Childhood arterial ischaemic stroke incidence, presenting features, and risk factors: a prospective population-based study

Andrew A. Mallick, Vijeya Ganesan, Fenella J. Kirkham, Penny Fallon, Tamasine Hedderly, Tony McShane, Alasdair P. Parker, Evangeline Wassmer, Elizabeth Wraige, Samir Amin, Hannah B. Edwards, Kate Tilling, Finbar J. O'Callaghan*

*Corresponding author for this work

    Research output: Contribution to journalArticlepeer-review

    274 Citations (Scopus)

    Abstract

    Background 
    Arterial ischaemic stroke is an important cause of acquired brain injury in children. Few prospective population-based studies of childhood arterial ischaemic stroke have been undertaken. We aimed to investigate the epidemiology and clinical features of childhood arterial ischaemic stroke in a population-based cohort.

    Methods 
    Children aged 29 days to less than 16 years with radiologically confirmed arterial ischaemic stroke occurring over a 1-year period (July 1, 2008, to June 30, 2009) residing in southern England (population denominator 5.99 million children) were eligible for inclusion. Cases were identified using several sources (paediatric neurologists and trainees, the British Paediatric Neurology Surveillance Unit, paediatricians, radiologists, physiotherapists, neurosurgeons, parents, and the Paediatric Intensive Care Audit Network). Cases were confirmed by personal examination of cases and case notes. Details of presenting features, risk factors, and investigations for risk factors were recorded by analysis of case notes. Capture recapture analysis was used to estimate completeness of ascertainment.

    Findings 
    We identified 96 cases of arterial ischaemic stroke. The crude incidence of childhood arterial ischaemic stroke was 1.60 per 100 000 per year (95% CI 1.30-1.96). Capture recapture analysis suggested that case ascertainment was 89% (95% CI 77-97) complete. The incidence of arterial ischaemic stroke was highest in children aged under 1 year (4.14 per 100 000 per year, 95% CI 2.36-6.72). There was no difference in the risk of arterial ischaemic stroke between sexes (crude incidence 1.60 per 100 000 per year [95% CI 1.18-2.12] for boys and 1.61 per 100 000 per year [1.18-2.14] for girls). Asian (relative risk 2.14, 95% CI 1.11-3.85; p=0.017) and black (2.28, 1.00-4.60; p=0.034) children were at higher risk of arterial ischaemic stroke than were white children. 82 (85%) children had focal features (most commonly hemiparesis) at presentation. Seizures were more common in younger children ( 5 years; p <00001). At least one risk factor for childhood arterial ischaemic stroke was identified in 80 (83%) cases.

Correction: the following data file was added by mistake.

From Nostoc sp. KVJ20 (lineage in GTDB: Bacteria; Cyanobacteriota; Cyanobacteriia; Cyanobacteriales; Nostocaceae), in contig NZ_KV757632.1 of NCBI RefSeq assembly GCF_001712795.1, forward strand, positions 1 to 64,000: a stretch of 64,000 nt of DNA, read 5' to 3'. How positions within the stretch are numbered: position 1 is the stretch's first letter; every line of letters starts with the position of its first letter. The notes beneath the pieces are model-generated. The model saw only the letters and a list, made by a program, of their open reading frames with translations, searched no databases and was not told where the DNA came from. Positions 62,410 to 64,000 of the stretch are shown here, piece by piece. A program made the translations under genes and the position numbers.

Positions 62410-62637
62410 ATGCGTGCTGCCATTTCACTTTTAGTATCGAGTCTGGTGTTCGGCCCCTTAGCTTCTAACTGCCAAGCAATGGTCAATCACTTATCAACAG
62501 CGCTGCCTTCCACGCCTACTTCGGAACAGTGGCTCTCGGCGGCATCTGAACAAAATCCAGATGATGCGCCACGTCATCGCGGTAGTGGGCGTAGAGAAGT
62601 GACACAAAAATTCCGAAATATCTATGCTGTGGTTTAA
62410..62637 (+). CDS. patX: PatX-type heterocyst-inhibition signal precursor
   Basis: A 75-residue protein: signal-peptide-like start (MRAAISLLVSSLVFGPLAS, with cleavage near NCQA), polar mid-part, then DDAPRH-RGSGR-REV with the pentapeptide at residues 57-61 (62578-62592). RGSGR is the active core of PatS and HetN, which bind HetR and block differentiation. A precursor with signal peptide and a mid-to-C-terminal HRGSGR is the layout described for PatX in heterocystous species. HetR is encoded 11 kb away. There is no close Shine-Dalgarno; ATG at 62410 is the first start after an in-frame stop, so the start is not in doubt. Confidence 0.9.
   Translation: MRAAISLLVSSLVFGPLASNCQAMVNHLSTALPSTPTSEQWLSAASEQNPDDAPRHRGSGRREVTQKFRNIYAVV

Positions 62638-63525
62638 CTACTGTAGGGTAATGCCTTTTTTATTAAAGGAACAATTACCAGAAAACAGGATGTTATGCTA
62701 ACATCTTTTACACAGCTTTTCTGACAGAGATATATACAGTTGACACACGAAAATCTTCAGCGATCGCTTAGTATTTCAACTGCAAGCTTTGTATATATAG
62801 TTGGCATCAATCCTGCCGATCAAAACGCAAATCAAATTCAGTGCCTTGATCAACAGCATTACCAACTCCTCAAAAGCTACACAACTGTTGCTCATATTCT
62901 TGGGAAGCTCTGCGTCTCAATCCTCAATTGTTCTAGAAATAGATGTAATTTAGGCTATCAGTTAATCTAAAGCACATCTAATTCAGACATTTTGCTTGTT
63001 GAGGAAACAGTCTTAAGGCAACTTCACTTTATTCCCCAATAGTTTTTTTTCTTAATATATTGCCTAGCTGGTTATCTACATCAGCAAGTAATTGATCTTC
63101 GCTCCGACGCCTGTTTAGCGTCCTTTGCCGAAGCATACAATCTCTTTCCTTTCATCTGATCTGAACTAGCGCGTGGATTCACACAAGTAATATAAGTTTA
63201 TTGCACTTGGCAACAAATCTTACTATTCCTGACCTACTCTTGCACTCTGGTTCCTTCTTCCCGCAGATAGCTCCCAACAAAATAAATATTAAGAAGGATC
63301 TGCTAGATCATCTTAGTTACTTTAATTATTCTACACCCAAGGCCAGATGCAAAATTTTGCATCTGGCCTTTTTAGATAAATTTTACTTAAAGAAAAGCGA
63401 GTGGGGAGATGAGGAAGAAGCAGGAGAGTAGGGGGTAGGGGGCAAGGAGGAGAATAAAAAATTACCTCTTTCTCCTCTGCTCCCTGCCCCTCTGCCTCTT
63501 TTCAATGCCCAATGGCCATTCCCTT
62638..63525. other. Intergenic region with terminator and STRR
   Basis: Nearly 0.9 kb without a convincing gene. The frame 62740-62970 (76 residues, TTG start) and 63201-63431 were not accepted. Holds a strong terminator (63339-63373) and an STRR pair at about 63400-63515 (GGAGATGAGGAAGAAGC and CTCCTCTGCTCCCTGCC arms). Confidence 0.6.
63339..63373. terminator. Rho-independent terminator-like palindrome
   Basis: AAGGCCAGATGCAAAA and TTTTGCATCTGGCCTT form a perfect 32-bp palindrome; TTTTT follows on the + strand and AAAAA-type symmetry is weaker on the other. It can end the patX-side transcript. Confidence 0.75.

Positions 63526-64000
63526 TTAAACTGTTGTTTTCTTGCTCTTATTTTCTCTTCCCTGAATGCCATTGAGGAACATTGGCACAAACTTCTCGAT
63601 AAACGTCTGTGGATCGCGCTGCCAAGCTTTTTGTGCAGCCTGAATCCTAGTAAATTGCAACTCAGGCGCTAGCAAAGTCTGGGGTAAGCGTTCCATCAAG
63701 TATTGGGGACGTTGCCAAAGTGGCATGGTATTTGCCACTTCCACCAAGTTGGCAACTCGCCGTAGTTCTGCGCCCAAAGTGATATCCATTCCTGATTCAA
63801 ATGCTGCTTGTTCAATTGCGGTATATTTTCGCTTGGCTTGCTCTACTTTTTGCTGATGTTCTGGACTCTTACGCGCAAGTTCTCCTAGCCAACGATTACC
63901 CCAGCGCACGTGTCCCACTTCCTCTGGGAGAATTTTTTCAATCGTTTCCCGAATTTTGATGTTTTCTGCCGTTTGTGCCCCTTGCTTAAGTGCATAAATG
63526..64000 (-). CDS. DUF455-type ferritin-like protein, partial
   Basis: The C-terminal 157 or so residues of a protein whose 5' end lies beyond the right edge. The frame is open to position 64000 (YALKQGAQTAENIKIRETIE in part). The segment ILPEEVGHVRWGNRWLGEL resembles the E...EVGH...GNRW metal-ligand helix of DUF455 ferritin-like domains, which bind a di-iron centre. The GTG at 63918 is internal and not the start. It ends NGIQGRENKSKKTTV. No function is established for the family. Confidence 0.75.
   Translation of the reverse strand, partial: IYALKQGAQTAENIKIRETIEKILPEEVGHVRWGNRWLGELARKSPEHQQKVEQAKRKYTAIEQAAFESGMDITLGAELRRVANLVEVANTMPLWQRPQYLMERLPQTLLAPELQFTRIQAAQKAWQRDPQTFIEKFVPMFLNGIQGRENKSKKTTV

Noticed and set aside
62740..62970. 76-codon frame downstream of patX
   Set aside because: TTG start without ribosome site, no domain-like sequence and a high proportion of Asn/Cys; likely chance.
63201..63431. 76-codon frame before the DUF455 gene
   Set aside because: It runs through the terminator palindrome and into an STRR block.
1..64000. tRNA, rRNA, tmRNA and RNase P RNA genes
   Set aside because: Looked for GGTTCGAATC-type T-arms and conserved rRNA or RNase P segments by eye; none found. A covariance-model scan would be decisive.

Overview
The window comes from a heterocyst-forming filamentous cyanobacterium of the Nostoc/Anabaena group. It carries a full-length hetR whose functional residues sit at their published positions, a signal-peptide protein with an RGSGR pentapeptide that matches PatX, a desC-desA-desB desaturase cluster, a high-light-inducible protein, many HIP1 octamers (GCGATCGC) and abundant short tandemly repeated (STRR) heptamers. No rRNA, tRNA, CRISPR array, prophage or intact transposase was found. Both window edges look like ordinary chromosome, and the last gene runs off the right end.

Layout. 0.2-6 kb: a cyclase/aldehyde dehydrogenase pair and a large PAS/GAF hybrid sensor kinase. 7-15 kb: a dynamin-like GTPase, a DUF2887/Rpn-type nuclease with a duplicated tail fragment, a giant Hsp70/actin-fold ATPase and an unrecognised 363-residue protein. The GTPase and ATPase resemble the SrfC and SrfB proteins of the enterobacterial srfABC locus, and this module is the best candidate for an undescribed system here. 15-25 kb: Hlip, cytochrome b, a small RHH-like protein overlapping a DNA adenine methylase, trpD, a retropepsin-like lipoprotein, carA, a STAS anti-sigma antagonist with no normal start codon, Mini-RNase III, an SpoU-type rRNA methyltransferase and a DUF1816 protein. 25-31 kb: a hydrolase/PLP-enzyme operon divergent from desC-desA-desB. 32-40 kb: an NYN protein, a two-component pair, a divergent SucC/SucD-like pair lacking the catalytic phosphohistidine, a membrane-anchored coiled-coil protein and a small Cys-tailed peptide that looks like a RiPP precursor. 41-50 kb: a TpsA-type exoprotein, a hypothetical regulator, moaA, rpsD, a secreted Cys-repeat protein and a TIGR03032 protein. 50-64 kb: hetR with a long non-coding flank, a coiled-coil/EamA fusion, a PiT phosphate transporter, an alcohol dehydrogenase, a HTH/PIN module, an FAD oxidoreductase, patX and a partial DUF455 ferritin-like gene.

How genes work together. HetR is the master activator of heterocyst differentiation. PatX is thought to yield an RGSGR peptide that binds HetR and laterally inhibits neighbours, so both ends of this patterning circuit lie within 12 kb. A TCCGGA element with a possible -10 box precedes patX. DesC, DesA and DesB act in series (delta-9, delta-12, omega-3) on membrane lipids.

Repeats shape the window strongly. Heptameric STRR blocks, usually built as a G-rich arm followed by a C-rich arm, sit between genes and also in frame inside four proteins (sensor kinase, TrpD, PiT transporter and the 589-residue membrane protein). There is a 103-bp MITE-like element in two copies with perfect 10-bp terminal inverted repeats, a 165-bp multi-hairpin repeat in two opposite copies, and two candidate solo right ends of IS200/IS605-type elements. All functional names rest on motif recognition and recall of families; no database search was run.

Interpretation 
    Age and racial group, but not sex, affected the risk of arterial ischaemic stroke in children. Investigation of such differences might provide causative insights.

    Original languageEnglish
    Pages (from-to)35-43
    Number of pages9
    JournalLancet Neurology
    Volume13
    Issue number1
    DOIs
    Publication statusPublished - Jan 2014

    Keywords

    • INTERNATIONAL PEDIATRIC STROKE
    • IRON-DEFICIENCY
    • CHILDREN
    • MANAGEMENT
    • RECOGNITION
    • INFECTION
    • INFANTS
    • DISEASE
    • ENGLAND

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